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The test drive is an important part of the car-selling process. It gives the customer a sample to help their purchasing decision. Virtually any community rec center you visit will have a free pass for one day — its own version of the test drive — for prospects or friends of members to experience what the facility has to offer.

However, considering the myriad of group fitness classes, aquatics amenities, youth programs, wellness programs and sports available at the typical YMCA or JCC, free passes that extend beyond a single day should be more commonplace.

“I’m huge on giving people a longer free pass, so they can bring their friends to see what we have,” said Jan Lauten, the executive director of Decatur Family YMCA, a branch of the YMCA of Metro Atlanta. “You can’t come in on a day pass and fully experience the Y. There’s just too much to do — you can’t try everything.”

Lauten’s logic is sound, especially if the goal of the free pass is to showcase all your facility has to offer and encourage prospective members to find what they’re looking for. “What we’re trying to do is bring more people in, and a lot of people have friends who aren’t Y members — they want to share that experience with their friends,” she explained.

At the Decatur Y, Lauten has seen a lot of success in offering free passes to prospective members that last longer than a day. It conveys a willingness to give prospects time to determine whether the facility is worth the investment.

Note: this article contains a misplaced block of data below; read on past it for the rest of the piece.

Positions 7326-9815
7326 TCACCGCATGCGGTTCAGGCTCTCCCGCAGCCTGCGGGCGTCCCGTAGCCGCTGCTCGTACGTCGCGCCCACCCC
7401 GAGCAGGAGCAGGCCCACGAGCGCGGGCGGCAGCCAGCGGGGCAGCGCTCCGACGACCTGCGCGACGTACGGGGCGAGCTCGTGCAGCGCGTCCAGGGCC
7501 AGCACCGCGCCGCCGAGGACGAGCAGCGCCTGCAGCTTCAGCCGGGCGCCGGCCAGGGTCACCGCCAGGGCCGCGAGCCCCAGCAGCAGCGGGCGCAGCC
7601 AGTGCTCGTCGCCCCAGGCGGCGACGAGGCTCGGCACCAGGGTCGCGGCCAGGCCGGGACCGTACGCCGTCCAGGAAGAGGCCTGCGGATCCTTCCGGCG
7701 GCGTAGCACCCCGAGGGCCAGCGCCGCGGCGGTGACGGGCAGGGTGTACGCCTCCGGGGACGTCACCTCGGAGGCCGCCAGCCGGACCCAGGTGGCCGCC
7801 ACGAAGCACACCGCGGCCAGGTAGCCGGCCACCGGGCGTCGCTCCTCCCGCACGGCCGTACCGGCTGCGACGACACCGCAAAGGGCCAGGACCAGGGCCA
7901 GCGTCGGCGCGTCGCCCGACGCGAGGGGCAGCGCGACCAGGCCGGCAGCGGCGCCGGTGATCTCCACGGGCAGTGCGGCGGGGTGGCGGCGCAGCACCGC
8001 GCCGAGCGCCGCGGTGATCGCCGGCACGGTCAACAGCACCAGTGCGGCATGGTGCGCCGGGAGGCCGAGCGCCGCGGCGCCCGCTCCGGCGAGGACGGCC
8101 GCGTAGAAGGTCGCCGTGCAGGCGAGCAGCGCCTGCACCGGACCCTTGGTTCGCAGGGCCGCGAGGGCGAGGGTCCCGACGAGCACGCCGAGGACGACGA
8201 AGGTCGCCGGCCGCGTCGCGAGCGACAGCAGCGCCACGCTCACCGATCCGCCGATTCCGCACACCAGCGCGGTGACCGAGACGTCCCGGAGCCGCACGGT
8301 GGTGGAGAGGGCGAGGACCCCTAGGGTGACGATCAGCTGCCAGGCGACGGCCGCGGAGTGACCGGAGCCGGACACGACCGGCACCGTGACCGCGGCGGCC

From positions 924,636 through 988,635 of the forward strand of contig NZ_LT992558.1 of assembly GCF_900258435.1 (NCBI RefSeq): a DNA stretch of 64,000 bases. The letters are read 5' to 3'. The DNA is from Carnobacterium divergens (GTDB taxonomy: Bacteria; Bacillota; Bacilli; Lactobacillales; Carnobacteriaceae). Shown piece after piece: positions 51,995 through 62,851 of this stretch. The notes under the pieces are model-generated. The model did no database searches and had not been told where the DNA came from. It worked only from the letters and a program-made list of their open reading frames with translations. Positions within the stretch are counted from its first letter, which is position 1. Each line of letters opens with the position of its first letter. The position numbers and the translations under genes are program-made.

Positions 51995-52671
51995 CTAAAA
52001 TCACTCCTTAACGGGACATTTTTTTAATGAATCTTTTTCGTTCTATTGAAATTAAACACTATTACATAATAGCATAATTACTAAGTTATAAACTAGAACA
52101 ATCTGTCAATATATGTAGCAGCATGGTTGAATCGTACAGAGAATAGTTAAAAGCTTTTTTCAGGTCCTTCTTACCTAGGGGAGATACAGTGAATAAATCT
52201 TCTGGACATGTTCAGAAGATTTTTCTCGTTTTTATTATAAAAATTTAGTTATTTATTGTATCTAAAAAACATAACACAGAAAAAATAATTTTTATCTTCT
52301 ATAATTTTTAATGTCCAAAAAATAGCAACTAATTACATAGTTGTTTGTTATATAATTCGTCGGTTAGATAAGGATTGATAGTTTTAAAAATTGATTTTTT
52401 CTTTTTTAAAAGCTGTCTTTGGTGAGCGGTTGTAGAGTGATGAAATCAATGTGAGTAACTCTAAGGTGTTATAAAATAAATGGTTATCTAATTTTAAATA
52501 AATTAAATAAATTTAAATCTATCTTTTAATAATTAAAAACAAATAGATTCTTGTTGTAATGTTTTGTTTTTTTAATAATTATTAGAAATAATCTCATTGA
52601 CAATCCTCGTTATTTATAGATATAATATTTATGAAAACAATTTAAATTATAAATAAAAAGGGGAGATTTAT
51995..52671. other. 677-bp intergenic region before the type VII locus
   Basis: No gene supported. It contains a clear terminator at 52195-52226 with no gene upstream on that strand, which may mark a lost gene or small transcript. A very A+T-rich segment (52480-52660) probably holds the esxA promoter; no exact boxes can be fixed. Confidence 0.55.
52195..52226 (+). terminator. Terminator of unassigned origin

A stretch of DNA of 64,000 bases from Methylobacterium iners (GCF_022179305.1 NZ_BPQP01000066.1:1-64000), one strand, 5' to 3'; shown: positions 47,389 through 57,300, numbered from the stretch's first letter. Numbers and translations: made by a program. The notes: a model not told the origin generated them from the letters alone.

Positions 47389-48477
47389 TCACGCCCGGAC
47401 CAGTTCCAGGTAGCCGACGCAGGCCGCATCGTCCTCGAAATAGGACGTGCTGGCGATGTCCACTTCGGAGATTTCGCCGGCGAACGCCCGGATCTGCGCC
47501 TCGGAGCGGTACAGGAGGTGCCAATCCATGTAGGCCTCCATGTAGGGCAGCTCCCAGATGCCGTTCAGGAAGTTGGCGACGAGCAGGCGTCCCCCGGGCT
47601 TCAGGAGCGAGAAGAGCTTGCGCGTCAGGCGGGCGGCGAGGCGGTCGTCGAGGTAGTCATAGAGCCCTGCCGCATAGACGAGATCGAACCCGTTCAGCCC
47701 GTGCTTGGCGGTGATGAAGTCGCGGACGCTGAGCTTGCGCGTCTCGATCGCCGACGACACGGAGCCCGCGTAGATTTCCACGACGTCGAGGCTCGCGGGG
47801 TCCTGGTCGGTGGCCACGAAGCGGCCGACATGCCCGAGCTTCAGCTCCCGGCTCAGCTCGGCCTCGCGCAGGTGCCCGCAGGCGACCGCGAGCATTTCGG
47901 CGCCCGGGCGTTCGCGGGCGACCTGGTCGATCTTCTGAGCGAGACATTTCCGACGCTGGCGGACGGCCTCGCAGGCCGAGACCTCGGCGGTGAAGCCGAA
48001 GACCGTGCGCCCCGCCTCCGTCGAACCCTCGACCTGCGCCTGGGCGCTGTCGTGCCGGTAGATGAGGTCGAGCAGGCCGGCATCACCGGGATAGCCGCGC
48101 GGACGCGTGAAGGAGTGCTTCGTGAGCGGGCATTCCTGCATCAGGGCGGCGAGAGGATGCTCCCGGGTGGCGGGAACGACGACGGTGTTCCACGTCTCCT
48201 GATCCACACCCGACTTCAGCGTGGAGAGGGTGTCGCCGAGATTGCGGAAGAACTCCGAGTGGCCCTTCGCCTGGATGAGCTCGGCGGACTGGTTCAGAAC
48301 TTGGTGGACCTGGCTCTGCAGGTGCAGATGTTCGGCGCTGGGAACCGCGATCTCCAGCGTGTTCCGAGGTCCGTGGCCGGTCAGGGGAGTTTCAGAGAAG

Right out of the gate, it builds trust and rapport between prospects and the Y’s staff. “We work so hard on being the best we could be, being the most open and friendly, and giving out passes and letting people come see us — it has served us well,” said Lauten.

While having a longer free pass isn’t necessary, it’s certainly a boost for member engagement, acquisition and retention. And for Lauten, engaging members and demonstrating a commitment to making them feel welcomed is a personal point of emphasis.

“I feel, as the executive director, my job is customer service,” said Lauten. “And it’s how you’re greeted at the door. Nobody knows what our Group X program is like — nobody knows what the pool is like. They know what happened when they walked in the door, that someone was standing there, smiling and saying, ‘Welcome! We’re so glad you’re here!’”

In all the years she’s been offering them, the free passes haven’t failed Lauten yet. “It’s always opened the door for people,” she shared. “I’ve had people who have left their gyms because there’s so much to offer at the Y.”

Bobby Dyer

Bobby is the former editor of Community Rec Magazine.

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